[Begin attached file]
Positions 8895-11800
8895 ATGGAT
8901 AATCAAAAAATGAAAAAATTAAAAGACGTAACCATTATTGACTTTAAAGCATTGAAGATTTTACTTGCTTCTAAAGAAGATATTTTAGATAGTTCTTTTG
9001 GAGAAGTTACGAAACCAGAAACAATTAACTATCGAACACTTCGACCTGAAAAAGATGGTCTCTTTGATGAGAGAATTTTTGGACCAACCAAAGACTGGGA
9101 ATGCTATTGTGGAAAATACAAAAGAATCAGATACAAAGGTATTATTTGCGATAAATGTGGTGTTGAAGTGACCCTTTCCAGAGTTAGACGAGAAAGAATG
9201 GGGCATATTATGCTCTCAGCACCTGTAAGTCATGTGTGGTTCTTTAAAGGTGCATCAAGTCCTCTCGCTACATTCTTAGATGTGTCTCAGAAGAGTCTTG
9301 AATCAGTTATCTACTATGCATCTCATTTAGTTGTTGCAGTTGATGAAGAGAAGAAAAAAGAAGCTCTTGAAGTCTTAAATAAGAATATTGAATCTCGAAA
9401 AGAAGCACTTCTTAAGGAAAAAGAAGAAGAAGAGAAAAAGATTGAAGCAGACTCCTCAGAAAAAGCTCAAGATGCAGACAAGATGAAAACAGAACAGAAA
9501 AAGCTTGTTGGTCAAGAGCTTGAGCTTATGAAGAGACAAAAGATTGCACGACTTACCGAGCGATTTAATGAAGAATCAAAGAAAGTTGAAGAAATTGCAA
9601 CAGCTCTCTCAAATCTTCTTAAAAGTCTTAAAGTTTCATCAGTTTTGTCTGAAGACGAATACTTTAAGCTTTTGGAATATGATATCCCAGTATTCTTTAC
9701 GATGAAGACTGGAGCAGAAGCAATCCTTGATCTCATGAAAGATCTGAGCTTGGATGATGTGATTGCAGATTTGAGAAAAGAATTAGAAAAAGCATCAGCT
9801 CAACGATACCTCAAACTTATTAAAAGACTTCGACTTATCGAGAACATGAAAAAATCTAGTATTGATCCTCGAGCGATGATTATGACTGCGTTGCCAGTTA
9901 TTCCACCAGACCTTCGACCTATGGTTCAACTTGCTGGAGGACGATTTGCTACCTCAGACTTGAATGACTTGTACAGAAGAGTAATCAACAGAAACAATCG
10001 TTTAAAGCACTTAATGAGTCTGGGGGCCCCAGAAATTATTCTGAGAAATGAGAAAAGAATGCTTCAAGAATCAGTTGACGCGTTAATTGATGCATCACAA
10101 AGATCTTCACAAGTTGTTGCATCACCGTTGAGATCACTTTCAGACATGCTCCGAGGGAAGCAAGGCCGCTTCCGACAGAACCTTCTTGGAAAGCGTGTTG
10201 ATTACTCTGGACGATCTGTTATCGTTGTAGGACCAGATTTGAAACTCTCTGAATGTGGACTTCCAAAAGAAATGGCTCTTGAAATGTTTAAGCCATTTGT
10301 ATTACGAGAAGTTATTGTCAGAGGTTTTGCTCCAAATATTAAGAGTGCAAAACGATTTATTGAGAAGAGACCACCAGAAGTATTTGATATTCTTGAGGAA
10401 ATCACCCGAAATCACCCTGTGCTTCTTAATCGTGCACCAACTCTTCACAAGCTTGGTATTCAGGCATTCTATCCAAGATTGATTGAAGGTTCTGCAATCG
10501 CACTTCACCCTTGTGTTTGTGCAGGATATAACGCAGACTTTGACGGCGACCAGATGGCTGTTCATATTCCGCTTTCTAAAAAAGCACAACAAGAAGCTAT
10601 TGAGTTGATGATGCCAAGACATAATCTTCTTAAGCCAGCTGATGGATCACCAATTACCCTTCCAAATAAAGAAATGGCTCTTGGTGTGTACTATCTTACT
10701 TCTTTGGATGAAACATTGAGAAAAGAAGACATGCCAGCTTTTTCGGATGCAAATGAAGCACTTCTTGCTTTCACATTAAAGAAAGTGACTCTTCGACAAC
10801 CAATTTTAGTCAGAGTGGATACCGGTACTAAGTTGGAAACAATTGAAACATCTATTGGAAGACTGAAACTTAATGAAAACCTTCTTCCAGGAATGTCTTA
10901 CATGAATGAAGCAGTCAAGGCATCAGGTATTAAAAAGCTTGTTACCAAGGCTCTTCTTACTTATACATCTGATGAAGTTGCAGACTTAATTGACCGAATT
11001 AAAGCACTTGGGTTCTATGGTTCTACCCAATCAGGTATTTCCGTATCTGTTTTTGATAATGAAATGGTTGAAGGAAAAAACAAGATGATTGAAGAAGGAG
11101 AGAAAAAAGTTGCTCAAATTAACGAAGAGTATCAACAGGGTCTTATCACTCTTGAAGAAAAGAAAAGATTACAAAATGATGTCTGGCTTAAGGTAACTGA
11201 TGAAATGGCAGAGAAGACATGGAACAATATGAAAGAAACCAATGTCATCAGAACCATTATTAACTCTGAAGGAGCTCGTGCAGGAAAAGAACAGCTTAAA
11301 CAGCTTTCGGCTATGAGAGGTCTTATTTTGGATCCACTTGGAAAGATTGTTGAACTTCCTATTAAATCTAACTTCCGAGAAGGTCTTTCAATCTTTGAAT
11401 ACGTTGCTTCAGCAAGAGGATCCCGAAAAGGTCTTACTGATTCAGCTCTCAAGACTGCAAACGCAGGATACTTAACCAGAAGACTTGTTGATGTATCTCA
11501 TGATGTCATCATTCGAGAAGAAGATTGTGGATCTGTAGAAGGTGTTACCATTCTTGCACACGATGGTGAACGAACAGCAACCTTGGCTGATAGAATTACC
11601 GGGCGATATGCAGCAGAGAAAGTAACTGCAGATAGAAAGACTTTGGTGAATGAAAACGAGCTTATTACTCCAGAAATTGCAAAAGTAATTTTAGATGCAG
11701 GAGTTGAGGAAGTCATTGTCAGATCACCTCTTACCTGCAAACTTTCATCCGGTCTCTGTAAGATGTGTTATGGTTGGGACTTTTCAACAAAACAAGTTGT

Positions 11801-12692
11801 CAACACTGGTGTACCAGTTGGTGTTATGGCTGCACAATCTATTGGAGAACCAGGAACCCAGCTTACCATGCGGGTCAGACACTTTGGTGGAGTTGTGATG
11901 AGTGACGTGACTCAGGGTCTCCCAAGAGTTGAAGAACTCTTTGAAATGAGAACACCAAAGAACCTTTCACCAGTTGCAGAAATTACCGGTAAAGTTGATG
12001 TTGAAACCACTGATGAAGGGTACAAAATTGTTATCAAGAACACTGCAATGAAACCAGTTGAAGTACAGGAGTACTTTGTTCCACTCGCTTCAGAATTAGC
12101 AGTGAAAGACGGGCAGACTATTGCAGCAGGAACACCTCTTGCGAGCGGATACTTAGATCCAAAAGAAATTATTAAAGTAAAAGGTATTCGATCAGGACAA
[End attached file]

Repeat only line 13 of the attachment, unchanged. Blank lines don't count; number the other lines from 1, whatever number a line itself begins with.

9901 TTCCACCAGACCTTCGACCTATGGTTCAACTTGCTGGAGGACGATTTGCTACCTCAGACTTGAATGACTTGTACAGAAGAGTAATCAACAGAAACAATCG